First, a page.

Mark Blayney trained as an accountant with PricewaterhouseCoopers, and has specialised in the area of restoring the value of companies in difficulty for the last ten years. He runs Creative Strategy, a business strategy turnaround consultancy; Creative Finance, an asset-based finance brokerage raising cash for businesses; and Creative Bridging Finance, a specialist property lender.
WHAT IS DUE DILIGENCE?
Due diligence is the term used to describe the detailed investigation and audit that you should undertake prior to exchanging contracts. Going back to the analogy in the introduction, it is akin to the survey you would carry out on a house prior to exchanging contracts, to ensure there is nothing untoward that might affect your decision to complete the purchase.
Having achieved agreement on the heads of terms, due diligence and the negotiation of the detailed sales contract will then tend to run in parallel, as the treatment of issues arising out of the due diligence process will need to be negotiated for inclusion in the contract.
Traditional due diligence has always focused on legal and financial matters, and generally is undertaken by your solicitors and accountants respectively. Over the last few years, however, a broader ‘commercial’ due diligence has increased in importance, normally covered by the work of your accountant.
There is significant crossover between these three broad areas, as indicated below.
The areas to be considered under each of these broad headings of due diligence headings are set out in this and the following
chapters, where you will see for example that both legal and financial due diligence will look to cover areas such as insurance. Since the topics that due diligence will cover are well known, these are obviously areas that a well advised and prepared seller should have addressed during their grooming of the business prior to putting it on the market, so that due diligence goes as smoothly as possible.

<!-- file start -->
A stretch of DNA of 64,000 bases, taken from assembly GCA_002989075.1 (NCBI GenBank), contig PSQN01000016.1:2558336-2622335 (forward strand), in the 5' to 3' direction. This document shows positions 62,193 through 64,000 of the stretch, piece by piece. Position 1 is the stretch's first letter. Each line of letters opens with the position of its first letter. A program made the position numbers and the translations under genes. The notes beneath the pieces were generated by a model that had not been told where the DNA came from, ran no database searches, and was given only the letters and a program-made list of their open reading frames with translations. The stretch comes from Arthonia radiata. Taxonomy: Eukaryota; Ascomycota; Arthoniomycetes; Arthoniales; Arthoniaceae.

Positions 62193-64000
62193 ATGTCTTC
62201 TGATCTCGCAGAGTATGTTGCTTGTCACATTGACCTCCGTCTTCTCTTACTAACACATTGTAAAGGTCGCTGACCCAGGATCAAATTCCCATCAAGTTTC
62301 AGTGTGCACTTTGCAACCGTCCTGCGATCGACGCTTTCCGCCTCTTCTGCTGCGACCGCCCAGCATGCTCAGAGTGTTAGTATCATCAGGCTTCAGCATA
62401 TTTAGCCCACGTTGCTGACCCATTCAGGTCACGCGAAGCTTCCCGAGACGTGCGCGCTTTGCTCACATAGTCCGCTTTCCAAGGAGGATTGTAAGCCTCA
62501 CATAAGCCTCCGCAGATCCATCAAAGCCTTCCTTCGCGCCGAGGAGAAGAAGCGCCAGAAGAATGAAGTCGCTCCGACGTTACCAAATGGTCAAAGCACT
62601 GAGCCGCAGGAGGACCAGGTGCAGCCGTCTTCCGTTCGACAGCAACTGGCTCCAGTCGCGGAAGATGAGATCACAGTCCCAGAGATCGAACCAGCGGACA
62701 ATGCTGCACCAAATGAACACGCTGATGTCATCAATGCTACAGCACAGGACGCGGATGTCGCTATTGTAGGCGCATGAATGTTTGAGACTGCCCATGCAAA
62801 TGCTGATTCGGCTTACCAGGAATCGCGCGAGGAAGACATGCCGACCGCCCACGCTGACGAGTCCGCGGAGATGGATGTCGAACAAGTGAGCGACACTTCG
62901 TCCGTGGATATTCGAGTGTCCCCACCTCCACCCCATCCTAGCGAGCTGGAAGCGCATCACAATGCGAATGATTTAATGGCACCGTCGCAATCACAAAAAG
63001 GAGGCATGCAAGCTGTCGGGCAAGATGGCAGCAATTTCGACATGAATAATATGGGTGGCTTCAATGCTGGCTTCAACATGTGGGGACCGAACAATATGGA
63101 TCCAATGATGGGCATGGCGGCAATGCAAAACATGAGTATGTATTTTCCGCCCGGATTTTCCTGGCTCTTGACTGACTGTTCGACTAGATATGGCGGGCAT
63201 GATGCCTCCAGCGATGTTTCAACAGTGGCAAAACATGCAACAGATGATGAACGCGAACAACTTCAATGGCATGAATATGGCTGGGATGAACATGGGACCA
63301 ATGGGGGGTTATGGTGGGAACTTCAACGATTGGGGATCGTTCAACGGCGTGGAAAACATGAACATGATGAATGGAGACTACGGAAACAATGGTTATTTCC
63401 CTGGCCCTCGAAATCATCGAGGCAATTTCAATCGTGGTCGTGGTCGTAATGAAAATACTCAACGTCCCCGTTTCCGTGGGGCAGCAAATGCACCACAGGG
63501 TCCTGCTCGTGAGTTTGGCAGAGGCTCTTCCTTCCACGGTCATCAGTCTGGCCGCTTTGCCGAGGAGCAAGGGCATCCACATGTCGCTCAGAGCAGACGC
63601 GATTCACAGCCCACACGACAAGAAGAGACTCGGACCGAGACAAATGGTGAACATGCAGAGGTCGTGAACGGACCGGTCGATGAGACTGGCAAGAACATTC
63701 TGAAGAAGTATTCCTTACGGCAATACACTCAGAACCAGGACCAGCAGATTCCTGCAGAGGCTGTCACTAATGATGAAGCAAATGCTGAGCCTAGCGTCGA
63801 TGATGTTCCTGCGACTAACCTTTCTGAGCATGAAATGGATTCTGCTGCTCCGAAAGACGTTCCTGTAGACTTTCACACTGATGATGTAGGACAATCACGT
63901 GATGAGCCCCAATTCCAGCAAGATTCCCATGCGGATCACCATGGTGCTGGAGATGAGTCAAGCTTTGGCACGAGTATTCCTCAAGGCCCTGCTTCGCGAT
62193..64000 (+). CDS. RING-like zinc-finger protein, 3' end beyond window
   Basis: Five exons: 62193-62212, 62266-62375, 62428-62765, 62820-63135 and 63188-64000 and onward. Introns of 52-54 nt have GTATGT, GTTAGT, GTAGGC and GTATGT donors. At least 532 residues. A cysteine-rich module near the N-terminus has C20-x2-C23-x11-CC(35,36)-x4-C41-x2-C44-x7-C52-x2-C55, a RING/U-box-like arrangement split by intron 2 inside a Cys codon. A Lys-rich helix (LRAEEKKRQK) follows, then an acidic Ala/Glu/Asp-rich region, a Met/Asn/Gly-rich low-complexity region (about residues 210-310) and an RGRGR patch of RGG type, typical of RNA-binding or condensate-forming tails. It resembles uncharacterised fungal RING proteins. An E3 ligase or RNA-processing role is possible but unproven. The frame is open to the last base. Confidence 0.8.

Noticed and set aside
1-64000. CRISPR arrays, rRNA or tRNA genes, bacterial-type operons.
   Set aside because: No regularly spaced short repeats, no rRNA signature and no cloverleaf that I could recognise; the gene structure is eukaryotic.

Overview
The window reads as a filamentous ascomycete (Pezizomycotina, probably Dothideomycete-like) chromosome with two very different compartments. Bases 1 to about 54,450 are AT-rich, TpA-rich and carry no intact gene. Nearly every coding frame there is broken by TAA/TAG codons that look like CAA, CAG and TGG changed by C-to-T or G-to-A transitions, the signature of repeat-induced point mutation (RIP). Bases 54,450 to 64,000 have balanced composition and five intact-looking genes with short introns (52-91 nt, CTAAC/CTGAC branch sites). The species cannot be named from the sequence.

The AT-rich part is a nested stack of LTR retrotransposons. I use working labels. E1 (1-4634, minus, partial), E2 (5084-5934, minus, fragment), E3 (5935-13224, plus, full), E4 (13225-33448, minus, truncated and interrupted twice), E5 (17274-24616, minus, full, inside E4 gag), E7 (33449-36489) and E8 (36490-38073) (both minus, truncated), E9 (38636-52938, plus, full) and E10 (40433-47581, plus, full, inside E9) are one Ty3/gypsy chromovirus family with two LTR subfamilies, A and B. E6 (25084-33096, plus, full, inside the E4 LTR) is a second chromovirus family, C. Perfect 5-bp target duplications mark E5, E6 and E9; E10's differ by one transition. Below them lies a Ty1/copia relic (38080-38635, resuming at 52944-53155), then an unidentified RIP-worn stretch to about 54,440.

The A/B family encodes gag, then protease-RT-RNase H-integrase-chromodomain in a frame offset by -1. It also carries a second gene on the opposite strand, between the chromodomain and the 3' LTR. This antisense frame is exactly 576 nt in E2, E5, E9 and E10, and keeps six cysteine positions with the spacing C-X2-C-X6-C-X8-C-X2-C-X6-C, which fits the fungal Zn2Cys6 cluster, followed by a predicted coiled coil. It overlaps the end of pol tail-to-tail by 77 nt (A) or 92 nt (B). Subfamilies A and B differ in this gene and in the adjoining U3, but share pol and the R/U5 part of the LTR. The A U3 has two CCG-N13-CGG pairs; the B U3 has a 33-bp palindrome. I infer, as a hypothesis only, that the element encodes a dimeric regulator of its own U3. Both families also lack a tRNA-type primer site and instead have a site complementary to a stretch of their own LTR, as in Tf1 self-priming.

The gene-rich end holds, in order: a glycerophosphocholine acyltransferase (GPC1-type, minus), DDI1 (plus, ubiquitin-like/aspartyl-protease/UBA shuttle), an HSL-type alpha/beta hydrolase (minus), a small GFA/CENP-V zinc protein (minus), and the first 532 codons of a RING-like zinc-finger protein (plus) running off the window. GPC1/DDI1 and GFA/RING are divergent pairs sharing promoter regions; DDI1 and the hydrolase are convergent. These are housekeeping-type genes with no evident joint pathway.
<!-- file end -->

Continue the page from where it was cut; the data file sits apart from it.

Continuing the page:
Attempting to undertake ‘DIY due diligence’ on any meaningful acquisition in order to save costs may be very dangerous in the long term, as you may not have the experience or the full range of skills required to assess the issues and you will have no recourse if it goes wrong.
LEGAL DUE DILIGENCE
Legal due diligence is broadly about:
- establishing the basic information surrounding the company and the legal status of its relationships with other parties so that problems can be spotted and adequate warranties taken
- ensuring the company’s compliance with the regulatory framework within which it needs to operate
- establishing the legal position in respect of a number of specific areas of assets and liabilities.
The main areas to be covered are set out below.
Ownership and structure
To prepare a sales contract you will firstly need to establish who the parties to the contract will be. Legal due diligence will look at the business’s formal legal structure – a partnership with a partnership deed, or a company with authorised share capital. If it is a company it will investigate the authorised issued share capital, who the shareholders are, whether there are any agreements between shareholders, whether there are any restrictions on the shareholders’ ability to sell shares, or restrictions in the company’s memorandum and articles of association that will impact on the ability to do the proposed deal.
You will also want to: